Starting a PhD overseas : Introduction and purpose of the blog

I will follow Julia’s advice and not start my essay with a cliché, but instead, say I am also glad I was chosen for this PhD. During my third year of being an undergraduate I realized that I had, much to my shock at the time, started to enjoy doing research and found myself staying long hours in the lab. After this my desire to continue this new found passion for experimental research continued and I wanted to develop it further. However, when the pandemic started I was unsure whether or not I would be selected for any PhD position I applied for and assumed the most productive thing I would have done that year was to learn how to fish (for those interested I am still a shoddy fisherman).

Much to my surprise, after speaking to my now supervisor Liv Hornekær, I was invited to come to Aarhus to visit InterCat and learn about what they do. I met the team I now work with and helped people recreate the conditions of interstellar space in the Ultra High Vacuum (UHV) chambers. It was brilliant to be back working in a physics laboratory after so much time away and I really enjoyed my time there. I even got to spend some down time getting to know the city, I ate a meal with Rijutha and Gabi, and went to Frederik’s PhD defense among other things. This was a world away from the second wave struck UK I had left. During this I was offered the PhD position but after a month I had to return to the UK which ended up trapping me on the wrong side of the North Sea.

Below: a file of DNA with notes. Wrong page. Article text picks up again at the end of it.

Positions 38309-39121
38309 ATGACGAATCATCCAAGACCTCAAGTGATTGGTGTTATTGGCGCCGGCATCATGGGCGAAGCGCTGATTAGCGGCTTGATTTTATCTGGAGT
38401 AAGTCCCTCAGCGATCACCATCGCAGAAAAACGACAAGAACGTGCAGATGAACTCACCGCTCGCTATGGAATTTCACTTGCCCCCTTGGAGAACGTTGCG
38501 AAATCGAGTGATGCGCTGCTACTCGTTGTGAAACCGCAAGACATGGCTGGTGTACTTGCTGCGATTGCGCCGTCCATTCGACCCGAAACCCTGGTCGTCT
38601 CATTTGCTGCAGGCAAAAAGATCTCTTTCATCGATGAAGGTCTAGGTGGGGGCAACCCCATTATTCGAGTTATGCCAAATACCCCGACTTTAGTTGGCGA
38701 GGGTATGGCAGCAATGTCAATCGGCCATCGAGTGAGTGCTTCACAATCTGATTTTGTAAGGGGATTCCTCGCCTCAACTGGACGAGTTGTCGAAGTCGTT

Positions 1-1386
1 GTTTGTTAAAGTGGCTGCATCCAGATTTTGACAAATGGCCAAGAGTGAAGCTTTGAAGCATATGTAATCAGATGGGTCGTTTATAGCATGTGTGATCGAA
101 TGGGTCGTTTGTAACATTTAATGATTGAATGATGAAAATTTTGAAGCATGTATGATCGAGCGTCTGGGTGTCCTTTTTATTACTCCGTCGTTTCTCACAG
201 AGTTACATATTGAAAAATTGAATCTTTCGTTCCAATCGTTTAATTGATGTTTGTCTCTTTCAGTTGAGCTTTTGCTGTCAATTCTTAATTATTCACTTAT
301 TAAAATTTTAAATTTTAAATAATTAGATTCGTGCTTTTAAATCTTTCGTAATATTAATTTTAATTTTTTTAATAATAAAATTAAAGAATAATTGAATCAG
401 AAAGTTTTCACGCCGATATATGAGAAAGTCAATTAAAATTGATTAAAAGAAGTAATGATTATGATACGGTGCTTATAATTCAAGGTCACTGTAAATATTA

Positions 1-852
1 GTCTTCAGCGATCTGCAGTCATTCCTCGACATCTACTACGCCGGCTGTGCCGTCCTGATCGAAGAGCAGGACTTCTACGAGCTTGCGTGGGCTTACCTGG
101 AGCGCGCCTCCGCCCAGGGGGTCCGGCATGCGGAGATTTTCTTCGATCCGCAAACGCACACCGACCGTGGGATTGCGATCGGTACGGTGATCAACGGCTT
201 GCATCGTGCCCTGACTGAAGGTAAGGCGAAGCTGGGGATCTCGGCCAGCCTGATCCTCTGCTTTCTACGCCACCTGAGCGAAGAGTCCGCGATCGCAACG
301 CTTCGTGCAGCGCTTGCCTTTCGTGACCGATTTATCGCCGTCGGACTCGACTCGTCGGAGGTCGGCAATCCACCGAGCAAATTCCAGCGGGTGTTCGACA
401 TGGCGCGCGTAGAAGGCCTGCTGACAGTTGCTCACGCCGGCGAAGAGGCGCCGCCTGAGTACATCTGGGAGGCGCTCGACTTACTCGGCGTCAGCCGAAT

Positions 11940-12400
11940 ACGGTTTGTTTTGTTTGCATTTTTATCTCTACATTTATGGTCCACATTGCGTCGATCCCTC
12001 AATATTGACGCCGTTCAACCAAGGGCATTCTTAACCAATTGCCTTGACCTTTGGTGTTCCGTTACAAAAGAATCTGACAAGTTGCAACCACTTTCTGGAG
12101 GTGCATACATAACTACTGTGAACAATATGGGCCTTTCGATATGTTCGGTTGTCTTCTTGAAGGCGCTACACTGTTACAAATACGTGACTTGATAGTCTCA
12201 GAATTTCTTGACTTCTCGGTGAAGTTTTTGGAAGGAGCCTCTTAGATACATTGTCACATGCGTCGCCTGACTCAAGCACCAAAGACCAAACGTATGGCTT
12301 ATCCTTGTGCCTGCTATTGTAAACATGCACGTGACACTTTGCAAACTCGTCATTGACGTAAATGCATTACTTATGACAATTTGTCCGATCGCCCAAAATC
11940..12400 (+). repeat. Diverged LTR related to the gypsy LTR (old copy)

So after getting the PhD position to come to Aarhus to research if carbonaceous grains act as a catalyst for complex organic molecules in the interstellar medium, I was stuck in the UK. This was very difficult to comprehend and I felt cut adrift. However, like Julia said, “we have to be creative”, and so instead of sitting around continuing to try and learn to fish, I have tried to be productive. Julia and I have been attending InterCat meetings and seminars which has been a good way to begin to feel part of the group. Along with this I have started a few different courses, such as a student colloquium, where I will in the next few weeks present a seminar about the history of the interstellar medium. This involved researching into the interstellar medium and its history from the ancient Greeks who believed there was a sphere around the world with ‘fixed stars’ to the modern research we do at InterCat.

The title page of Alfred’s student colloquium

Another element of doing a PhD remotely is to make this blog discussing what the journey from home country to place of research during a pandemic has entailed. We aim to talk about our shared experiences to show you what it is like to undertake a doctorate under the current conditions. For any students who read this and are considering starting a PhD I hope reading about what the experienced has been like for us will help you decide what to do and know what to expect. For me, I wanted to do this to be a part of a team and contribute despite being in a different country.

Posted by Alfred Hopkinson

A PhD student at InterCat studying the formation of organic molecules on carbonaceous grains.

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